By Tom Engelhardt @ TomDispatch:

It stretched from the Caspian to the Baltic Sea, from the middle of Europe to the Kurile Islands in the Pacific, from Siberia to Central Asia.  Its nuclear arsenal held 45,000 warheads, and its military had five million troops under arms.  There had been nothing like it in Eurasia since the Mongols conquered China, took parts of Central Asia and the Iranian plateau, and rode into the Middle East, looting Baghdad.  Yet when the Soviet Union collapsed in December 1991, by far the poorer, weaker imperial power disappeared.

And then there was one.  There had never been such a moment: a single nation astride the globe without a competitor in sight.  There wasn’t even a name for such a state (or state of mind).  “Superpower” had already been used when there were two of them.  “Hyperpower” was tried briefly but didn’t stick.  “Sole superpower” stood in for a while but didn’t satisfy.  “Great Power,” once the zenith of appellations, was by then a lesser phrase, left over from the centuries when various European nations and Japan were expanding their empires.  Some started speaking about a “unipolar” world in which all roads led… well, to Washington.

To this day, we’ve never quite taken in that moment when Soviet imperial rot unexpectedly — above all, to Washington — became imperial crash-and-burn.  Left standing, the Cold War’s victor seemed, then, like an empire of everything under the sun.  It was as if humanity had always been traveling toward this spot.  It seemed like the end of the line.

The Last Empire?

After the rise and fall of the Assyrians and the Romans, the Persians, the Chinese, the Mongols, the Spanish, the Portuguese, the Dutch, the French, the English, the Germans, and the Japanese, some process seemed over.  The United States was dominant in a previously unimaginable way — except in Hollywood films where villains cackled about their evil plans to dominate the world.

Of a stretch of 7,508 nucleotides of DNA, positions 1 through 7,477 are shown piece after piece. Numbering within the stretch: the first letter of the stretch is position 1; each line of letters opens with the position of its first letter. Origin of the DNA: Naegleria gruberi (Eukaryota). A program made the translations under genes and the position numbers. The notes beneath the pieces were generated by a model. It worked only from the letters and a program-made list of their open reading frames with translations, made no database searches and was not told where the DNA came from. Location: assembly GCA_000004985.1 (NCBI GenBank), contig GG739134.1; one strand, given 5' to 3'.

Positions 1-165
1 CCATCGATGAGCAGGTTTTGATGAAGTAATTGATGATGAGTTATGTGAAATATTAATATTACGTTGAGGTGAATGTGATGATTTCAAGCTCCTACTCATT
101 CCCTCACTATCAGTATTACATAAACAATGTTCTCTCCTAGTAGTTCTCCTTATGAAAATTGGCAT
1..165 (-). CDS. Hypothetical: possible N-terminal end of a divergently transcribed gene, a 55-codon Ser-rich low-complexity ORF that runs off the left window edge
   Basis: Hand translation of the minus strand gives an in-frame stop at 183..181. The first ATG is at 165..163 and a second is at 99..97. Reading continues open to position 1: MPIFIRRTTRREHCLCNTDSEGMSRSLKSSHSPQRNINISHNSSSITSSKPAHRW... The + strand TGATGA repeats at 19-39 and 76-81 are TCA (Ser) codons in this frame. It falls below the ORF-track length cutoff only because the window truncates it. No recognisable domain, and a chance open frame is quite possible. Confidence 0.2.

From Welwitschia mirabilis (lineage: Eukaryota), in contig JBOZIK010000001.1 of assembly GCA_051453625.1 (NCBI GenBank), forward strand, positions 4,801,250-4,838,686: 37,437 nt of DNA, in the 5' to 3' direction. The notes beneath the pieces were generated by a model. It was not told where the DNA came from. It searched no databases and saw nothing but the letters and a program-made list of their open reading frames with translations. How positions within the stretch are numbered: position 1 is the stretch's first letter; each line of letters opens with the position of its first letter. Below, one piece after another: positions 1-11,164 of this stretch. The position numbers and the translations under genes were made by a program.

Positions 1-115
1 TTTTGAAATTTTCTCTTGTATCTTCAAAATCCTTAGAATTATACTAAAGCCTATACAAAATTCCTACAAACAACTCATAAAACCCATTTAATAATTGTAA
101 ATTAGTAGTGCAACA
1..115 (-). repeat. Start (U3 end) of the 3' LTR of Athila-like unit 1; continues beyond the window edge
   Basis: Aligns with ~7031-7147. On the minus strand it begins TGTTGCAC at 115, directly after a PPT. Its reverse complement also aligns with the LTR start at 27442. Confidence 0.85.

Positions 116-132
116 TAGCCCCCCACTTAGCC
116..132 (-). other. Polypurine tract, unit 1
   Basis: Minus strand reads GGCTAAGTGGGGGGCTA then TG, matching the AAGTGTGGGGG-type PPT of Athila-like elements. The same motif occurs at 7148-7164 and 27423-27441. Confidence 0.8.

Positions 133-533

As a start, the U.S. was an empire of global capital.  With the fall of Soviet-style communism (and the transformation of a communist regime in China into a crew of authoritarian “capitalist roaders”), there was no other model for how to do anything, economically speaking.  There was Washington’s way — and that of the International Monetary Fund and the World Bank (both controlled by Washington) — or there was the highway, and the Soviet Union had already made it all too clear where that led: to obsolescence and ruin.

In addition, the U.S. had unprecedented military power.  By the time the Soviet Union began to totter, America’s leaders had for nearly a decade been consciously using “the arms race” to spend its opponent into an early grave.  And here was the curious thing after centuries of arms races: when there was no one left to race, the U.S. continued an arms race of one.

In the years that followed, it would outpace all other countries or combinations of countries in military spending by staggering amounts.  It housed the world’s most powerful weapons makers, was technologically light years ahead of any other state, and was continuing to develop future weaponry for 2020, 2040, 2060, even as it established a near monopoly on the global arms trade (and so, control over who would be well-armed and who wouldn’t).

It had an empire of bases abroad, more than 1,000 of them spanning the globe, also an unprecedented phenomenon.  And it was culturally dominant, again in a way that made comparisons with other moments ludicrous.  Like American weapons makers producing things that went boom in the night for an international audience, Hollywood’s action and fantasy films took the world by storm.  From those movies to the golden arches, the swoosh, and the personal computer, there was no other culture that could come close to claiming such a global cachet.